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Re: Confusion over meaning of font-size

From: Chris Lilley <chris@w3.org>
Date: Tue, 18 May 1999 22:53:53 +0200
Message-ID: <3741D361.4762A511@w3.org>
To: "L. David Baron" <dbaron@fas.harvard.edu>
CC: www-style@w3.org


"L. David Baron" wrote:
> 
> The CSS definition of font-size is different from the one used by many
> operating systems and/or font formats.  I'm not sure exactly where the
> problem lies.  

It probably lies in insufficient integration of the later, and much
better specified, WebFonts work into some of the older, CSS1
descriptions which, as you note, could be extrordinarily vague on
occasion.

> However, a number of other things in CSS depend on font
> sizes (em units, backgrounds of inline elements, line-height), and
> different browsers compensate for the two different definitions of font
> size in different ways, causing rather serious incompatibilities. 

Right. In most cases, though, they are clearly not following the spec.

>  In
> the current situation, implementation of font-size-adjust would be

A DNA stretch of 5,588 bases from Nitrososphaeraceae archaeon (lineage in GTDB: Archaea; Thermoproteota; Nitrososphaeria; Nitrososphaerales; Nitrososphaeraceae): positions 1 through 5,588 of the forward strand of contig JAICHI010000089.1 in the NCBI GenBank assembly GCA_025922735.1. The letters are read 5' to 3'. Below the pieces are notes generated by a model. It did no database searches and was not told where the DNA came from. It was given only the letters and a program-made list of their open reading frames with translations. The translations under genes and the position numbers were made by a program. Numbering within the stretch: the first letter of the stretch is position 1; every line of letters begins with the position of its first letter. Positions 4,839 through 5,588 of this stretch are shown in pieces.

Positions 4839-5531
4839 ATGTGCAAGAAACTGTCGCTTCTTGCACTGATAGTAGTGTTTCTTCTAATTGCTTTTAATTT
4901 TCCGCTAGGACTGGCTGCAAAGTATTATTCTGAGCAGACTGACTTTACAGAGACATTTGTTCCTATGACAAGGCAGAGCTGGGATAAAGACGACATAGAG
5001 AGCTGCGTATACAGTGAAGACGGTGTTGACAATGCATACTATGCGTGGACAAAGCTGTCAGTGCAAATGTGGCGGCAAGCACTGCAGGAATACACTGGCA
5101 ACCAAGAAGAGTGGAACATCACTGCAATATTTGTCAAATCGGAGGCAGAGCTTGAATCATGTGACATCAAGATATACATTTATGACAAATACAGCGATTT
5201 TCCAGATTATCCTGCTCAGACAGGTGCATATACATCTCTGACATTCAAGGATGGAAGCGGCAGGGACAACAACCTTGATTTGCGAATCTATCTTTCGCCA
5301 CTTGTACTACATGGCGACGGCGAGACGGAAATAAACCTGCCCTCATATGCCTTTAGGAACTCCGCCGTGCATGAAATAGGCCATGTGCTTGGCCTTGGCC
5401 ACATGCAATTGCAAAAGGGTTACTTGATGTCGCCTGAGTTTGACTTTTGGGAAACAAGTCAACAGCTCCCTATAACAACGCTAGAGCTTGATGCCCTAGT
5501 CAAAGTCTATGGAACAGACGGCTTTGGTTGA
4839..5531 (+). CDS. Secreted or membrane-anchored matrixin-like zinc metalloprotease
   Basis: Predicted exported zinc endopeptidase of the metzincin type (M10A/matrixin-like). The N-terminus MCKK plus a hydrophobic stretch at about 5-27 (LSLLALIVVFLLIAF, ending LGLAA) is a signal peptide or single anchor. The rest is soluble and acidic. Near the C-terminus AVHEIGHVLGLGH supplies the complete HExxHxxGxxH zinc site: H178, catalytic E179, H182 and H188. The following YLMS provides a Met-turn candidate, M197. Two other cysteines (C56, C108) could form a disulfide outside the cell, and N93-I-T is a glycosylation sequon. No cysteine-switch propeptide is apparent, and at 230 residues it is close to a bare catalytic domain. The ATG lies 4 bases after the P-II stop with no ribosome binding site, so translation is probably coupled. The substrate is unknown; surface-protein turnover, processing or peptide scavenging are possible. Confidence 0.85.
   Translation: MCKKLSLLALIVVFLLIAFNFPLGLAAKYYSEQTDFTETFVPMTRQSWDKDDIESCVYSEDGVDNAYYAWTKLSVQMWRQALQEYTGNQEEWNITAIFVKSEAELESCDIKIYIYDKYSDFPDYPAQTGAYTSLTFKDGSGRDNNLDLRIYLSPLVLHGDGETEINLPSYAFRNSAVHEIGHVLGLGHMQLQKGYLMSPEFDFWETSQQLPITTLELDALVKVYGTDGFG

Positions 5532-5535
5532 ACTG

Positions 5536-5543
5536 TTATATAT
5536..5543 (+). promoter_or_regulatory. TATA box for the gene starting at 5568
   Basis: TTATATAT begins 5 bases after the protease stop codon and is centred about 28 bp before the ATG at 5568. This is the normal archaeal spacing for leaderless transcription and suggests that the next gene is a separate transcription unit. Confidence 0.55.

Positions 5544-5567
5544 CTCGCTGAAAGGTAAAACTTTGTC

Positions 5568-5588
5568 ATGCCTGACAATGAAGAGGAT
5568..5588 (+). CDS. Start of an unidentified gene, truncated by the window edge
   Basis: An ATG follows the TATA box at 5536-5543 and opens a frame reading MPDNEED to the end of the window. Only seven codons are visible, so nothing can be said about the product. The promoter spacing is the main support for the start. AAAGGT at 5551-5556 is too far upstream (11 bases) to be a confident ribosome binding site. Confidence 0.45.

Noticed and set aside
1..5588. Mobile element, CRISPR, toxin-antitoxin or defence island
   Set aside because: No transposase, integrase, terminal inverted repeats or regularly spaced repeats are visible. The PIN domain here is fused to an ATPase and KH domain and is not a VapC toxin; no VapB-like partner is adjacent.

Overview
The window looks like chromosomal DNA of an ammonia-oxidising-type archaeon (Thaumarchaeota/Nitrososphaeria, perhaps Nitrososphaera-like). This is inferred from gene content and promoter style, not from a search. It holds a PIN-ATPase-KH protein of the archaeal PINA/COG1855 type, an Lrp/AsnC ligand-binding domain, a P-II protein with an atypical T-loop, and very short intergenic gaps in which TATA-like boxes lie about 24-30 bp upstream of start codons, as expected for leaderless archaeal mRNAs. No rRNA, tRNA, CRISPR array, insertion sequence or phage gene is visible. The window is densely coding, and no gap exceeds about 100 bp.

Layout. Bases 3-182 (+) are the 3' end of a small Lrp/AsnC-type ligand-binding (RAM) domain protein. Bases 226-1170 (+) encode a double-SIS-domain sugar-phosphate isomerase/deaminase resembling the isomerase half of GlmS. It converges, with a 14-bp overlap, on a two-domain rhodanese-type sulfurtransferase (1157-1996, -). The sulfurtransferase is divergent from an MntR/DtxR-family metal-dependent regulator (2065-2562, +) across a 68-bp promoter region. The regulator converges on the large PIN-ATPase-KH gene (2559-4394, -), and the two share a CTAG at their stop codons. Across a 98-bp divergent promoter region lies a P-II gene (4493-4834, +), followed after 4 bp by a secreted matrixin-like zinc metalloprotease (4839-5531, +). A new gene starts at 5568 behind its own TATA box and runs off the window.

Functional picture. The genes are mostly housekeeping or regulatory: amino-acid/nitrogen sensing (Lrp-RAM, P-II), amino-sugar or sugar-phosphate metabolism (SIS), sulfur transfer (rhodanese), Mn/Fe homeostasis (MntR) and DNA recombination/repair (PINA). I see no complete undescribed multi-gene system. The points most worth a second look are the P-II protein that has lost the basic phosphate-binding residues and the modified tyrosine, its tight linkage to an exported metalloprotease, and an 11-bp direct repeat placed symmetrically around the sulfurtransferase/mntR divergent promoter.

> meaningless because different browsers would probably define x-height
> in different ways.

x-height is defined in the CSS2 spec.
  http://www.w3.org/TR/REC-CSS2/fonts.html#xht

see also
  http://www.w3.org/TR/REC-CSS2/fonts.html#cap

> I've written a test showing these problems and an explanation of how
> various browsers handle the problems, at:
> 
> http://www.fas.harvard.edu/~dbaron/css/fonts/sizes/
> 
> I think this inconsistency needs to be addressed in some way so that
> presentational suggestions that are reasonable on one browser are not
> ridiculous on another. 

I agree

>  I don't really have any thoughts on how to
> solve this without the serious backwards-compatibility problems that
> would be caused by going to the spec's definition, but I hope others
> here do.

The em-square, Maximum unaccented height and Maximum unaccented depth
are defined in CSS2:

http://www.w3.org/TR/REC-CSS2/fonts.html#emsq
http://www.w3.org/TR/REC-CSS2/fonts.html#ascent
http://www.w3.org/TR/REC-CSS2/fonts.html#descent

Adding the Maximum unaccented height and Maximum unaccented depth, and
dividing by the number of units on the em-square, should give something
closer to the "operating system values" that you refer to (different OSs
have different ways of calculating this, of course; see the OpenType
spec for discussion on this, in particular the Windows ascent, the macOS
ascent, and the prefereable and more platform-neutral maximum unaccented
height.

--
Chris
Received on Tuesday, 18 May 1999 17:01:12 GMT

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